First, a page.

Travel can be tough anyway, but on Sunday afternoon in Baltimore, when I’d gotten to the airport, boarded the plane and then been ordered off as the flight got canceled, I lost a day of work and that’s why you didn’t hear from me til late last night. Markets are down fractionally but tempers and tension amongst traders and money mangers remains high. Path of least resistance still remains downward for the broader markets and for most high-beta stocks too. Patience is a virtue kind of market for now.
Google Glass is not available to the mainstream public yet, and I paid a full $1500 to purchase a set. There’s no way that Google will be expecting the public to pay more than a few hundred dollars a pair for these things when they do release them to the public. More likely, I expect a $200 or so price point which might even be subsidized by your wireless carrier.
Google’s likely presently selling a few thousand of these Google Glass units each quarter. That’s not moving the needle for many of the suppliers into Google Glass, especially when you’re a behemoth like, say, Texas Instruments. Texas Instruments TXN makes the primary computer chip (aka, Central Processing Unit or CPU) that makes Google Glass run in the same way an Intel Chip makes your Windows PC run. TXN also makes the chip that takes your voice and turns it into digital bits and bytes. Sandisk supplies the memory chips for Google Glass.
I expect that Google will end up selling millions of Google Glass and similar type wearables over the next five years, and if they do move millions of units of these things, Texas Instruments and Sandisk will both benefit. Even as large as they are — TXN will do $12 billion and Sandisk will do $7 billion in sales this year — a few more million chips being sold into Google Glass and other wearables will big plenty big enough to move the needle for each company.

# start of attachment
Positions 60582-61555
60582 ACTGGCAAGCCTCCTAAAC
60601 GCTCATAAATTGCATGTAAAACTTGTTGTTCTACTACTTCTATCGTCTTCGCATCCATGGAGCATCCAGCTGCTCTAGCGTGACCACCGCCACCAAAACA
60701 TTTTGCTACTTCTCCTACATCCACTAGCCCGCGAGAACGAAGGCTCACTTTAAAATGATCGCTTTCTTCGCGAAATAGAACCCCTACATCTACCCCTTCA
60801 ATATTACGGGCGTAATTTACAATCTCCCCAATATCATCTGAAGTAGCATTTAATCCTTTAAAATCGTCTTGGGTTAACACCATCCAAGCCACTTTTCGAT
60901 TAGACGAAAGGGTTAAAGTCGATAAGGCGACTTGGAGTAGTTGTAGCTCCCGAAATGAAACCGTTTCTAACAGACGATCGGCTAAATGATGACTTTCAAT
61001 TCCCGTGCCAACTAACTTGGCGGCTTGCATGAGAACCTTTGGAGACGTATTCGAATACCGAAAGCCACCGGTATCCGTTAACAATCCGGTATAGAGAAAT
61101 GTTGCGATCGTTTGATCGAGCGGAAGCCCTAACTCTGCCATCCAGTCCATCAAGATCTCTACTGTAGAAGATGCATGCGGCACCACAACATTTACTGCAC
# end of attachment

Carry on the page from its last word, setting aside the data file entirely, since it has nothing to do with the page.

I already own Sandisk and have for years and plan to continue to own it partly because it will benefit from the Wearables Revolution along with so many other memory-intensive tech trends. Texas Instruments is a good investment too, though I don’t own it.
A much more risky way to get exposure to Google Glass and the potential for Google to sell millions of units of them is Himax. Himax makes the eye piece in the Google Glass wearable that I keep raving about. Google actually bought about 6% of Himax back last year when they started buying the eye pieces from the company.
The stock is down 60% this year. While I don’t expect that growing eye piece demand from Google Glass is going to change the direction of the company’s fundamental outlook in the next six months, I do like the risk/reward potential here, as Himax would see its sales and profits explode if it can keep Google’s business as Glass hits the market in the next year or two.
Himax gets most of its revenues right now from selling 3G chipsets to Chinese handset vendors. China is moving to 4G and while Himax does make 4G chipsets, they’re not getting the traction in the 4G market in China that they did in the 3G. I do think there’s a chance that the company’s also catching some traction in the China LTE component market as Chinese smartphone vendors take market share there, but that’s another risk to this investment.
I’m adding HIMX common stock to my own portfolio, a small tranche for now, still just looking to slowly build up this position.